The report explains that a variety of applications and systems have been built over the years whose proper operation depends on the recognition that a domain name doesn’t exist, an action also known as a “no such name” response. Site Finder disrupted these applications and systems by resolving errant DNS queries through its redirection action and thus making them seen legitimate, the report states.

Redirecting a user to a page in a case like this “may be, in a sense, a false positive since the system appears to be providing a valid response when in fact it is masking an error, and an error is a legitimate form of information,” the report reads. “Applications that rely on the ‘no such name’ response fail since the ‘no such name’ response no longer occurs.”

This caused some Web browsers, spam filters, e-mail systems and other automated tools to malfunction when Site Finder was launched, the report states.

Compounding the matter was VeriSign’s decision to introduce Site Finder “abruptly, without public notice, without coordination, without independent testing and refinement, and without agreement from the community of users affected by the change,” the report states. When problems started cropping up unexpectedly after the Site Finder launch, many system administrators at Internet service providers (ISPs) and businesses scrambled to implement fixes, which added to their workload and often created other problems because they had to be implemented in a hurry.

Another problem with Site Finder is that it assumed it would be handling DNS queries primarily from Web surfers, when in fact the system had an effect on other Internet applications, such as e-mail communications, file transfers and remote access, the report says.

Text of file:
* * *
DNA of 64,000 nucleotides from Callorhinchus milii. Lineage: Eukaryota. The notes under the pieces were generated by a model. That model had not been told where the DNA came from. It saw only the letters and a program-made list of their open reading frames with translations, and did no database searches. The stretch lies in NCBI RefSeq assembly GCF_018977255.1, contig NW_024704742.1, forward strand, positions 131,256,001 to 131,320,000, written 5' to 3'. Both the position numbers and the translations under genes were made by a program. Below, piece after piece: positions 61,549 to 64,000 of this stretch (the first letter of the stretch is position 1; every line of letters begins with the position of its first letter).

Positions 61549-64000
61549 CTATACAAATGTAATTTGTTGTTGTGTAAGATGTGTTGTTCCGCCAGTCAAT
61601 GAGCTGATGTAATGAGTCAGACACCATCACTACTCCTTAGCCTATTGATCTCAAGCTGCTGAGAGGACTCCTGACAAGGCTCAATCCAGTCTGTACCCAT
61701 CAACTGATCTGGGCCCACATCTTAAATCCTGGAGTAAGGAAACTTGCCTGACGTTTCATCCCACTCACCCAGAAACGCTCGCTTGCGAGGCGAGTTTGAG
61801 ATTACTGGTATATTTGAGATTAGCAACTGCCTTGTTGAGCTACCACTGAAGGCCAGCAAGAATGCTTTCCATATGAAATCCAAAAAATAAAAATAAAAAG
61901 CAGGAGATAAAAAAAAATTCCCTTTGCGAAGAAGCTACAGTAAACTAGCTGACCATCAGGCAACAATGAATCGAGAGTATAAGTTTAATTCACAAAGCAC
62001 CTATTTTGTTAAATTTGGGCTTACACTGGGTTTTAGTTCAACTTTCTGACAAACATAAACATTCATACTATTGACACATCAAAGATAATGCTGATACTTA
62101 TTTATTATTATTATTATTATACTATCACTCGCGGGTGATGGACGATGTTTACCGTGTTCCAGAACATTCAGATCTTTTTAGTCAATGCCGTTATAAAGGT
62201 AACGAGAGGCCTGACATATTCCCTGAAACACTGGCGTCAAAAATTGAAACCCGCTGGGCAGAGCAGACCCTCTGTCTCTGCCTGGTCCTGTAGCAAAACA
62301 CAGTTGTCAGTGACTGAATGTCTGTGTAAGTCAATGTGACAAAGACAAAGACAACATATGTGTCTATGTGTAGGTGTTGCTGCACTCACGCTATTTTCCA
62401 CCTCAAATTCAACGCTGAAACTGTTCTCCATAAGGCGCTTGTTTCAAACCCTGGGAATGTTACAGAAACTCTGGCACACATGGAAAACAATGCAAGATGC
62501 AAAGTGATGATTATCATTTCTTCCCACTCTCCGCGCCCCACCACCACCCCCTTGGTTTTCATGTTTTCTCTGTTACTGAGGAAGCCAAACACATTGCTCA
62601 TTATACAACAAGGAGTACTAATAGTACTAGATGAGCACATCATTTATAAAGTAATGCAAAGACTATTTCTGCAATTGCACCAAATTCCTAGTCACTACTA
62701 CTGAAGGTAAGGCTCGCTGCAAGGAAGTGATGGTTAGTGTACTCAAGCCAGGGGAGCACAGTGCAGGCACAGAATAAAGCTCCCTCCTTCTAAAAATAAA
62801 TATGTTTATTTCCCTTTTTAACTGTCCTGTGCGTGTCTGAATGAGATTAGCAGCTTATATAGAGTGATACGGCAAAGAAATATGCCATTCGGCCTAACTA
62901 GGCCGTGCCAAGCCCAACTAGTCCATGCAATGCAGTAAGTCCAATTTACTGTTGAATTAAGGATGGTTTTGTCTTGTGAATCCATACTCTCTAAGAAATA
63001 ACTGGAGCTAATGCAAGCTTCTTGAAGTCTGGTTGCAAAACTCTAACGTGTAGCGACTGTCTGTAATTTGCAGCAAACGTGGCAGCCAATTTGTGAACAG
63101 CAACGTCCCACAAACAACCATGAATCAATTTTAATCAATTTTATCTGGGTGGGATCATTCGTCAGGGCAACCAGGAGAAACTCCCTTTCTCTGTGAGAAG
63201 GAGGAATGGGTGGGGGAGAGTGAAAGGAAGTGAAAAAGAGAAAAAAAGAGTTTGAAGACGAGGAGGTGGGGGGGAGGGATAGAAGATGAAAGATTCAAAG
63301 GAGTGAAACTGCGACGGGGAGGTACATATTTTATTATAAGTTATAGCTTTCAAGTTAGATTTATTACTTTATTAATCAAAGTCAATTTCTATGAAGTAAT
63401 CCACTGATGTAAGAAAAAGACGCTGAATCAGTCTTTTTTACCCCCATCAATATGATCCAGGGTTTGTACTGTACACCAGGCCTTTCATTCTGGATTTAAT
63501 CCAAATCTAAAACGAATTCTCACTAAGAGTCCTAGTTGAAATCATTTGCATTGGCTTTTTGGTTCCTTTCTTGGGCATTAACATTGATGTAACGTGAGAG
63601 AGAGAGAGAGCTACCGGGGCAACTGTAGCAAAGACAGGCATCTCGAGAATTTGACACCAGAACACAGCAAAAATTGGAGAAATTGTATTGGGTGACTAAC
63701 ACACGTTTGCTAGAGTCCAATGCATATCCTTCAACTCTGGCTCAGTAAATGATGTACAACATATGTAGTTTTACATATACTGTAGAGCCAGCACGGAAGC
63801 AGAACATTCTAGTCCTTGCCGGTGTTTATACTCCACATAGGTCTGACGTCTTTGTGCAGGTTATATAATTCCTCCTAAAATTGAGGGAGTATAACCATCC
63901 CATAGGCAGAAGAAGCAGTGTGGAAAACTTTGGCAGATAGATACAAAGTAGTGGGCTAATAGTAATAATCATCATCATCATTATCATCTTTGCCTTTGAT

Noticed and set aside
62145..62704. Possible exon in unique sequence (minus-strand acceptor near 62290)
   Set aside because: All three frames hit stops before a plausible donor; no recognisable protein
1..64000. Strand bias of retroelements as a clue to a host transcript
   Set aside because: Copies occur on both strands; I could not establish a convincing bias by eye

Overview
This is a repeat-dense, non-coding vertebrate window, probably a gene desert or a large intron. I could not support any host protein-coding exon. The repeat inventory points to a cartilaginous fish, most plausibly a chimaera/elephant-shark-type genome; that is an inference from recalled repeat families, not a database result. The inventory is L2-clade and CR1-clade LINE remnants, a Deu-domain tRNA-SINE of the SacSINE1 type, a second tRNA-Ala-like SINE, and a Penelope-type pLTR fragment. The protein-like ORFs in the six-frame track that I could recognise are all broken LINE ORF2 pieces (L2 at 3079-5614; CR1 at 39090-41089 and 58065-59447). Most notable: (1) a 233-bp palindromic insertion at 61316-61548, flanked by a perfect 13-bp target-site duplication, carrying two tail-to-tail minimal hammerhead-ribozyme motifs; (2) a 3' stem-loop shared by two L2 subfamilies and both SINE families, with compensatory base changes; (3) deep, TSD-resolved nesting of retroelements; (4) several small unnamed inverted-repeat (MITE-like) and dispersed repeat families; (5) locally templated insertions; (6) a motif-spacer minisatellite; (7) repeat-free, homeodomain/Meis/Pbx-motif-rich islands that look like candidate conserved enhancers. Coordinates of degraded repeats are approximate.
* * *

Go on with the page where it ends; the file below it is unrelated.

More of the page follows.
The report also takes VeriSign to task for implementing Site Finder without giving users a choice to opt out of it. Site Finder automatically became the de facto response to a nonexistent domain name, eliminating not only the traditional error Web page but also other responses that users can configure their browsers to make. “VeriSign’s action had the effect of disabling existing services and depriving users of a choice as to which service, if any, is to be provided at the desktop and how to configure it. All those choices were removed,” the report reads.

Even more troubling, Site Finder was designed in a way that it could potentially compromise users’ privacy, the report says. “Analysis of Site Finder revealed that a ‘web bug’ had been embedded in the page so that information about behavior of users of the page was sent to a company named Omniture, which monitors Web traffic. Information about users of Site Finder was thus passed off to a third party, again without the consent of the users and perhaps without their knowledge,” the report states.

There was also evidence that Site Finder circumvented strong filters which organizations such as public school systems put in place, which sent public school administrators scrambling to restore their filter protections, the report says.

The report acknowledges that systems such as Site Finder, commonly referred to as “wildcard” systems, have existed for years, but said their potential pitfalls have been widely documented. These systems are recommended only for limited and controlled implementation, for example, within a company, where the entity implementing the wildcard system has control over the affected users and where the effects of the wildcard system don’t affect users outside the organization. Other instances in which it could work properly is in smaller domains, such as the .museum domain, the report states.